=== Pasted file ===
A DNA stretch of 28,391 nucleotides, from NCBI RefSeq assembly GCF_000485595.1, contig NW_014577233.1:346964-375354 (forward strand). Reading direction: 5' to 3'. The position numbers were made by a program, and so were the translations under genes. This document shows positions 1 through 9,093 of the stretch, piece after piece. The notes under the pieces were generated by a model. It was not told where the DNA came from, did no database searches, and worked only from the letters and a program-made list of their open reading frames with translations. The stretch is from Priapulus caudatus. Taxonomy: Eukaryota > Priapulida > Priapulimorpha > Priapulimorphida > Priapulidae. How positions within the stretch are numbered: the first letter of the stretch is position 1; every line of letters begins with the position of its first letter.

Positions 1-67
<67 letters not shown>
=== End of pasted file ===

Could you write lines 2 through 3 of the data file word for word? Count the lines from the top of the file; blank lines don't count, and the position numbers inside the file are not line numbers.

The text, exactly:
Positions 1-67
<67 letters not shown>